|✅ Solid, aluminum construction||❌ Not the most cheapest airsoft gun|
|✅ High ROF||❌ Some proprietary parts in gearbox|
|✅ Great accuracy|
|✅ Reinforced, rugged internals|
|✅ High quality hop up|
|✅ MOSFET, LiPo ready|
|✅ Quick change spring system|
|✅ Can mount tons of accessories to it|
The Krytac Alpha series is Krytac’s entry level, somewhat more affordably priced, range of airsoft guns.
Something of a younger brother to their rather esteemed flagship line, the Trident MK-II CRB, the Alpha CRB has built up something of a reputation of its own as a high quality, capable primary for those on a bit of a tighter budget.
To find out if the Alpha CRB is worth a spot in your collection, we decided to take a closer look.
|FPS||~ 340-350 FPS @ 0.20g BBs|
|Inner barrel||11 inch (280 mm)|
|Total Length||31.3 inches (795.02 mm)|
|Weight||5.2 lbs (2.4 Kg) empty|
Although this review is focused on the carbine-style CRB, it should be noted that Krytac also produces a far more compact, CQB-optimized Alpha SDP, somewhat loosely modeled on the M4 Patriot, which is mostly similar to the CRB in terms of internal design and performance.
How closely does the Krytac Alpha CRB resemble a real steel M4?
|Krytac Alpha CRB||M4 Carbine|
|Weight (empty)||5.2 lbs (2.4 kg)||6.36 lbs (2.88 KG)|
|Stock extended||31.3 in (795 mm)||33 in (838.2mm)|
|Stock retracted||28 in (711 mm)||29.75 in (756 mm)|
|Ambidextrous mag release||No||No|
|Picatinny rail positions||Full length top, Alpha handguards||Top Rail|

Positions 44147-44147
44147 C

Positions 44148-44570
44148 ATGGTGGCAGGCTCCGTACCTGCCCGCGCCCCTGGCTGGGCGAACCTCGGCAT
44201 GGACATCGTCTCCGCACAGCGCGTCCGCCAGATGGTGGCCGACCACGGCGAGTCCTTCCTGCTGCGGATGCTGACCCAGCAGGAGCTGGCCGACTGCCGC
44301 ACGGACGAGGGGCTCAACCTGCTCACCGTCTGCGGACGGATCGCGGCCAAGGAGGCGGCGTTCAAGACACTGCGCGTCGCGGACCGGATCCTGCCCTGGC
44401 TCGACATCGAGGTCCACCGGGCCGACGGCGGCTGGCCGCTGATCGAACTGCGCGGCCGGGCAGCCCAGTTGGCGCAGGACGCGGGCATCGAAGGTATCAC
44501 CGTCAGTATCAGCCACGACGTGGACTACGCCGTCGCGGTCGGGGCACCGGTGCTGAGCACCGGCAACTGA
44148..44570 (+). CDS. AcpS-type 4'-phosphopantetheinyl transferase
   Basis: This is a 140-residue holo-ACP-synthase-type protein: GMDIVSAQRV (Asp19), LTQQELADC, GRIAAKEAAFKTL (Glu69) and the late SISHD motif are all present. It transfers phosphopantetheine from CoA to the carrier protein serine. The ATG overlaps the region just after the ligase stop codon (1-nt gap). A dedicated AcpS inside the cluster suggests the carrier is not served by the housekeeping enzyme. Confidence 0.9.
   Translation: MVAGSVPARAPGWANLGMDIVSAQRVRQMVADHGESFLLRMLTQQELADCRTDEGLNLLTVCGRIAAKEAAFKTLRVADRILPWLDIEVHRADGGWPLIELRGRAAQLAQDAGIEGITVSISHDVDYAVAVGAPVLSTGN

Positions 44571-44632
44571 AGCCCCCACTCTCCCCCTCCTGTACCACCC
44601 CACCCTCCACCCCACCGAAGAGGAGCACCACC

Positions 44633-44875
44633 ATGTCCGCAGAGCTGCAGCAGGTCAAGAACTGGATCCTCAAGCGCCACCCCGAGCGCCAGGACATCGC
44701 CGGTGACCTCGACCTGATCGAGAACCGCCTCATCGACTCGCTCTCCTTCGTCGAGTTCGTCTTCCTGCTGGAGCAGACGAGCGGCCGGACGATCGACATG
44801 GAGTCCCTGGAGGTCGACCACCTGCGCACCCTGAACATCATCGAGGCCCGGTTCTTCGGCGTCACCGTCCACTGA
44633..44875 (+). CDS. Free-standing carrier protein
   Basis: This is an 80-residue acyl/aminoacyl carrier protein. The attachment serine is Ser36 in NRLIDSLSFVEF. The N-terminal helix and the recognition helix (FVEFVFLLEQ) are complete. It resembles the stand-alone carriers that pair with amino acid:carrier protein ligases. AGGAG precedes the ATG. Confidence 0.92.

Like its big brother, the Trident MK2 CRB, is something of a modern take on a M4 carbine design.
To be sure the gun’s upper and lower receivers are molded to replicate the AR’s classic billet receivers and the all-metal Alpha CRB is pretty similar in feel, size and weight to a real steel M4, being only about an inch shorter and a pound lighter, which is always a plus with an AEG.
In addition, the billet-style receiver sports true-to-life AR-style controls, which are all laid out where they should be and are all fully functional, including its bolt lock, charging handle and flip-down dust dover.
Beyond this, the gun does sport a more tactical look than a traditional AR carbine, with a full-length top rail, stippled pistol grip, Alpha handguard and thicker, streamlined crane stock.
The gun also has ambidextrous safeties, which is a departure from most stock M4 carbines out there, but is always a welcome feature.
In terms of official trademarks and markings, the Alpha doesn’t really have any, being based on Krytac’s own design.
It does, however, sport the company’s Kraken logo fairly prominently on its magwell, which we always think is pretty cool.
How Does The Krytac Alpha CRB Perform As An Airsoft AEG?
Build-quality and construction
Although the gun represents Krytac’s entry-level airsoft line, there’s certainly nothing basic or cheap about the way this gun is put together.
The Krytac Alpha is a full-metal airsoft gun with high quality aluminum alloy receivers, aluminum alloy controls and anodized T6 aluminum handguards (M-LOKS in CRB-M models) that make it rigid and durable enough to withstand a fair amount of airsofting abuse while still keeping its weight down to a more than reasonable sub-6 pounds.
As with other AR builds, the gun’s grip and stock are made of plastic.